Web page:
Different cognitive functions discriminate gait performance in younger and older women: A pilot study
Gait and Posture
Aim Cognitive dysfunction is associated with slower gait speed in older women, but whether cognitive function affects gait performance earlier in life has yet to be investigated. Thus, the objective of this study was to test the hypothesis that cognitive function will discriminate gait performance in healthy younger women. Methods Fast-pace and dual-task gait speed were measured in 30 young to middle-aged (30–45 y) and 26 older (61–80 y) women without mild cognitive impairment. Visuoperceptual ability, working memory, executive function, and learning ability were assessed using neuropsychological tests. Within each age group, women were divided by the median into lower and higher cognitive function groups to compare gait performance. Results Younger women with higher visuoperceptual ability had faster fast-pace (2.25 ± 0.30 vs. 1.98 ± 0.18 m/s, p ≤ 0.01) and dual-task gait speed (2.02 ± 0.27 vs. 1.69 ± 0.25 m/s, p ≤ 0.01) than women with lower visuoperceptual ability. The difference in dual-task gait speed remained significant (p = 0.02) after adjusting for age, years of education, and other covariates. Dividing younger women based on other cognitive domains showed no difference in gait performance. In contrast, working memory and executive function discriminated dual-task gait speed (p < 0.05) in older women after adjusting for age and education. Conclusion To our knowledge, this is the first study to show that poorer cognitive function even at a relatively young age can negatively impact mobility. Different cognitive functions discriminated gait performance based on age, highlighting a possible influence of aging in the relationship between cognitive function and mobility in women.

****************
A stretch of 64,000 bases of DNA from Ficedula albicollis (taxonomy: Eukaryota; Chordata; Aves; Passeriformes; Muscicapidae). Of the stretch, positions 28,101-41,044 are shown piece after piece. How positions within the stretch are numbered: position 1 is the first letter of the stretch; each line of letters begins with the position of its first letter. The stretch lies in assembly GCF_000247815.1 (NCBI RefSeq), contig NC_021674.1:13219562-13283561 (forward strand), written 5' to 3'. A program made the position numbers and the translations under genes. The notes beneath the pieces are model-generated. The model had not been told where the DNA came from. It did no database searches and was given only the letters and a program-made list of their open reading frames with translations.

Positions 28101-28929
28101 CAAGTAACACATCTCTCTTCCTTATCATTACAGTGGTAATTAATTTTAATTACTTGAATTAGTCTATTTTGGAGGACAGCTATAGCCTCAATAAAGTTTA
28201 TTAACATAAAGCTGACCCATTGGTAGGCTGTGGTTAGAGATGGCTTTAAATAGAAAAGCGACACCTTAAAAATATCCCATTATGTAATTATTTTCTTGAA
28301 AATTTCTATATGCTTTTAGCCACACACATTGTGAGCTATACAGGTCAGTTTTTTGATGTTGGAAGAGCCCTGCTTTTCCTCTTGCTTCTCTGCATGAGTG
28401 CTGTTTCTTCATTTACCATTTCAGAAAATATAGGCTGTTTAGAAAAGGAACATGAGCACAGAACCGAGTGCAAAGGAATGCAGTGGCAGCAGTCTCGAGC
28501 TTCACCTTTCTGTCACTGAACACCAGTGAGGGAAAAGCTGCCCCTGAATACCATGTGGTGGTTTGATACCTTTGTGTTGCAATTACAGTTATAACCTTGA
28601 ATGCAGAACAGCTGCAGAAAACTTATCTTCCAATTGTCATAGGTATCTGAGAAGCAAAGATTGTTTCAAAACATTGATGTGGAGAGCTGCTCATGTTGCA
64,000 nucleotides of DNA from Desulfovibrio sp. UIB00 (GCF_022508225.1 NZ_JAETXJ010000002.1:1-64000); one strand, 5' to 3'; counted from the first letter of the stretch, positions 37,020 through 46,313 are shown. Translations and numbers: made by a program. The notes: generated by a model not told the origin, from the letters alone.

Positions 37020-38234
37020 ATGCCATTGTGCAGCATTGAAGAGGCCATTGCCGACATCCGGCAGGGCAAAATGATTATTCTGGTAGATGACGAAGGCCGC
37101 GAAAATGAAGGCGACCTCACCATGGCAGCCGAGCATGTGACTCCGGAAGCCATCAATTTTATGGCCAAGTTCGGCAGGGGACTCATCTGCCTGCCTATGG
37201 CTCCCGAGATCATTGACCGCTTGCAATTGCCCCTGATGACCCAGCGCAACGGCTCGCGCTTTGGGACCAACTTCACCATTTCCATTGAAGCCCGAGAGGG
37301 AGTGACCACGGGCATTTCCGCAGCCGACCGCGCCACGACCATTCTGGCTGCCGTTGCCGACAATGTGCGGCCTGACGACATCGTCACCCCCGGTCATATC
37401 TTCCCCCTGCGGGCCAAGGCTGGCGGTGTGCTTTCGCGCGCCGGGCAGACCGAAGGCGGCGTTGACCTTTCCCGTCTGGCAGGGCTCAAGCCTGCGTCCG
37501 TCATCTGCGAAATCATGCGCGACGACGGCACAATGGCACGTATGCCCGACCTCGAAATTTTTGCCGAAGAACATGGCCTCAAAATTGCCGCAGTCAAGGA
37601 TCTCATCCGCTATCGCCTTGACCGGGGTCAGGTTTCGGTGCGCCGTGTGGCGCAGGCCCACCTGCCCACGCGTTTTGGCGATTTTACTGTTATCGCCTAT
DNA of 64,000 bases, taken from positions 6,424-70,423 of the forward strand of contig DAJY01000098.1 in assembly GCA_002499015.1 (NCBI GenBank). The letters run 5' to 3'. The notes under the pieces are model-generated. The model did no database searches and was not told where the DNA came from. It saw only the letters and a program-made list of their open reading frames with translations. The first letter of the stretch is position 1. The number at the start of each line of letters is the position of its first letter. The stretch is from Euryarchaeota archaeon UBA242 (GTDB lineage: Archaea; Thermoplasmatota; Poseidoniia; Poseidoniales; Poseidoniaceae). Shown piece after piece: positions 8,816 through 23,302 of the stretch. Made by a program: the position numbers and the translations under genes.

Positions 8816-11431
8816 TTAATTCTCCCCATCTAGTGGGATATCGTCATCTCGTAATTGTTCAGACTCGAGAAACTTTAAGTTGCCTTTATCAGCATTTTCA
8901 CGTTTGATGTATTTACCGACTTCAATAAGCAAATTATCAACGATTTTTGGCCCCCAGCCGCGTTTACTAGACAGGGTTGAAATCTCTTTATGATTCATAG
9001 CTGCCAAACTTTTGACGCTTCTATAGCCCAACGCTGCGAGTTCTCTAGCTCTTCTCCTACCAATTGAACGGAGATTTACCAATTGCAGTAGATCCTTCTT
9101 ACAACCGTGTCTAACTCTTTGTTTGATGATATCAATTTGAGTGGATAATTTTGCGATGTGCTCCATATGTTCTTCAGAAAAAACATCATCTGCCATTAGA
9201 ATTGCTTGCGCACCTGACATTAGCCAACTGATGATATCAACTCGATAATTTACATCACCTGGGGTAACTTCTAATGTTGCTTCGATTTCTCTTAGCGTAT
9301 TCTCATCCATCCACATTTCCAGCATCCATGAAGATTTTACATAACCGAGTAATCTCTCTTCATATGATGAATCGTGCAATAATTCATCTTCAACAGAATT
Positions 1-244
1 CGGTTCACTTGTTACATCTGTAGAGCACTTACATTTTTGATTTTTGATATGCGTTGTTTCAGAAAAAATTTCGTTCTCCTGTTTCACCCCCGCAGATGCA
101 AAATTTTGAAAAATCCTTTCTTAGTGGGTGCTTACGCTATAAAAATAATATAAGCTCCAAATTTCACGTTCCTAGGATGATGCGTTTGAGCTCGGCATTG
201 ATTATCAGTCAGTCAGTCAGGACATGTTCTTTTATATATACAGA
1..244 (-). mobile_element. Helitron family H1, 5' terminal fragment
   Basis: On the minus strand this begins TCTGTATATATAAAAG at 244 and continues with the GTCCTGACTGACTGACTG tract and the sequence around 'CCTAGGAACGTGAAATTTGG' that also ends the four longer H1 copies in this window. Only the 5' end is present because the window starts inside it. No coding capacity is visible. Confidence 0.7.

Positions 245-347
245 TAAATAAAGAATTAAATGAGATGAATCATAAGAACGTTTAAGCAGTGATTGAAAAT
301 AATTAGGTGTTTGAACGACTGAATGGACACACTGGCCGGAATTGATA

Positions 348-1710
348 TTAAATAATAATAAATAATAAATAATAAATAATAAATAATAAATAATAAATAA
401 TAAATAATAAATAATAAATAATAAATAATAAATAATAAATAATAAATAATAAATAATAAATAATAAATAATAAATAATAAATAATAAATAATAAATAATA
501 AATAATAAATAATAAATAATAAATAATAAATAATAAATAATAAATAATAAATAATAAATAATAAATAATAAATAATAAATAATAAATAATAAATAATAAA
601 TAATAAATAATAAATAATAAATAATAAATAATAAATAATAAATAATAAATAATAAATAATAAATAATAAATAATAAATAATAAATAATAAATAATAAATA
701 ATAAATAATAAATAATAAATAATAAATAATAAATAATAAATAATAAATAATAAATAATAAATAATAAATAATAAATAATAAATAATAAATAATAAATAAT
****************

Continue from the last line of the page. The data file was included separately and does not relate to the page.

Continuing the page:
Gonzales, J.U., James, R.C., Yang, H.S., Jensen, D., Atkins, L., Thompson, B.J., Al-Khalil, K., and O’Boyle, M. (2016). Different cognitive functions discriminate gait performance in younger and older women: A pilot study. Gait and Posture, 50: 89-95.